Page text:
Minimum wage push is mostly about getting pay rates in the move

Unions and business groups are at loggerheads over the annual wage review, as the federal government’s full position on pay rises for the lowest paid workers is set to be unveiled.

Mar 28, 2024, updated Mar 28, 2024
Premier Steven Miles has vowed to look after the interests of families and farmers when he meets with major supermarket chains on Thursday. (Image; Choice)

Premier Steven Miles has vowed to look after the interests of families and farmers when he meets with major supermarket chains on Thursday. (Image; Choice)

The Fair Work Commission’s annual review impacting the bank balances of millions of workers on minimum and award wages is under way, with the government to lodge its formal submission on Thursday.

Extracts released earlier this week show the Albanese government has stuck with the same position as at the past two decisions, recommending the real wages of low-paid workers should not go backwards.

But peak industry body for the Australian vegetable and potato industries AUSVEG said its sector will be embattled further by any rise in the minimum wage.

“Wages are a significant factor in most vegetable farm input costs due to the heavy reliance on labour to harvest crops,” AUSVEG’s submission read.

“The consequences of additional wage increases are likely to lead to a decline in fresh vegetable production, with negative flow on effects to Australian consumers.”

The body went on to note Australia’s minimum wage is already the higher than other OECD countries including the United Kingdom, United States and Canada.

Queensland and Victoria’s governments made submissions with the latter calling for a bump in award wages for workers in the lower-paid and often female-dominated sectors.

These include retail and hospitality, accommodation and food services, and health care and social assistance, according to the Victorian government’s submission.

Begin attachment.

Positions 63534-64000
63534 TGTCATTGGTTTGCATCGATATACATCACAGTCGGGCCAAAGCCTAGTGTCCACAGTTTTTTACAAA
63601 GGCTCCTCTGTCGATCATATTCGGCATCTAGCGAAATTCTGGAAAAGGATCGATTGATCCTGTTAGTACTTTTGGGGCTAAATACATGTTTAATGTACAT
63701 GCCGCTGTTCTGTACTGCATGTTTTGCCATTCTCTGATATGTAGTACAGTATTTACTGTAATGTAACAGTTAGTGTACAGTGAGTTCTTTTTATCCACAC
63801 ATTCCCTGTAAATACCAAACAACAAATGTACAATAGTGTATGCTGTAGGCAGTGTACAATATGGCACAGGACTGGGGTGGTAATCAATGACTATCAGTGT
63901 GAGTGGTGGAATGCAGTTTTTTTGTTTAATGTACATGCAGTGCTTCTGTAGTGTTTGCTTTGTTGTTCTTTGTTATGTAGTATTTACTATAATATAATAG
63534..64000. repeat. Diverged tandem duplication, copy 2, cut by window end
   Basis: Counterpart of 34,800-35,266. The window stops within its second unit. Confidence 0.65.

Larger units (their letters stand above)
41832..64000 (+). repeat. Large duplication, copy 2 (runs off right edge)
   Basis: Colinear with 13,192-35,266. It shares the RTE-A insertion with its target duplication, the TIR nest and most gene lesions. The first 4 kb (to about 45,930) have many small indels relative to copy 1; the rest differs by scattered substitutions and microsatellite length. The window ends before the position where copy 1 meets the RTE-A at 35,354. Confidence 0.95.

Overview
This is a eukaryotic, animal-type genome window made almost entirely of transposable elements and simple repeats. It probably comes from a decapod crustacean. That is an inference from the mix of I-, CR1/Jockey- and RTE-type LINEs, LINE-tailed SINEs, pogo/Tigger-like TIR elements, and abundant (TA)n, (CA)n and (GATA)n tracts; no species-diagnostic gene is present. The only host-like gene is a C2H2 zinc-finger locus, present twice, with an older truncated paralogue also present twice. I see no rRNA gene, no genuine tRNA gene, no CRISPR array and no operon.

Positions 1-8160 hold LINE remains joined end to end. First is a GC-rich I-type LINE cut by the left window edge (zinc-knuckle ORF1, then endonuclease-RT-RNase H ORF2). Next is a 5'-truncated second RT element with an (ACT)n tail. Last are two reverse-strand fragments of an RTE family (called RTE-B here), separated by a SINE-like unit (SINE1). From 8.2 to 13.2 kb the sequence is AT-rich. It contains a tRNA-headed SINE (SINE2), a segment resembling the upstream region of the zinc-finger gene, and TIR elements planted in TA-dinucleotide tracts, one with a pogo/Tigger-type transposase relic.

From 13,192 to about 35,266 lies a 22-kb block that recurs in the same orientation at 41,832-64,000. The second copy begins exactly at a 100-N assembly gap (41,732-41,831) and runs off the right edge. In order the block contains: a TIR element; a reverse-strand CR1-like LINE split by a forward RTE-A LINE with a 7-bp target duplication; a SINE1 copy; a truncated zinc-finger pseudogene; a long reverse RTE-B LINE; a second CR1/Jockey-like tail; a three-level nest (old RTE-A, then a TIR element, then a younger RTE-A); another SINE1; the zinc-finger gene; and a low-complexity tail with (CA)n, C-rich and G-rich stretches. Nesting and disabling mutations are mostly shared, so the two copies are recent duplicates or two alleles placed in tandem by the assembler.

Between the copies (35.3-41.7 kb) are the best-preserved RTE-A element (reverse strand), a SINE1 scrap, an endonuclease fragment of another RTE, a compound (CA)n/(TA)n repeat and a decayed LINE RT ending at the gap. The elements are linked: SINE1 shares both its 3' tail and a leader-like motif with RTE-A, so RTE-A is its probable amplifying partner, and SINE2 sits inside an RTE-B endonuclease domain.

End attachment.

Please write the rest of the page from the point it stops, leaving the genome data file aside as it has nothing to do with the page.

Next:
The Queensland government said it also supported a rise in minimum national award rates, citing inflation and cost of living pressures for its reasoning.

In recent years, rising inflation has been eroding the buying power of workers.

Yet consumer price growth has been moderating and average worker wages are now rising a little faster than inflation based on the latest official data.

Minister for Workplace Relations Tony Burke said people were still doing it tough in the face of cost of living pressures.

“Getting wages moving again is key to helping people get in front,” he said.

“That’s why the government is going in to bat for Australian workers in this year’s annual wage review.”

The Australian Council of Trade Union also hopes for a wage decision that will allow workers to get ahead, recommending a five per cent increase.

The peak union body said an increase of this size would not be inflationary and would disproportionately benefit women as they made up the majority of workers covered by awards.

Yet employer groups warned the five per cent increase would push up prices and put businesses and jobs under pressure.

The Australian Chamber of Commerce and Industry is recommending an increase of no more than two per cent and the Australian Industry Group would prefer less than a 2.8 per cent lift.

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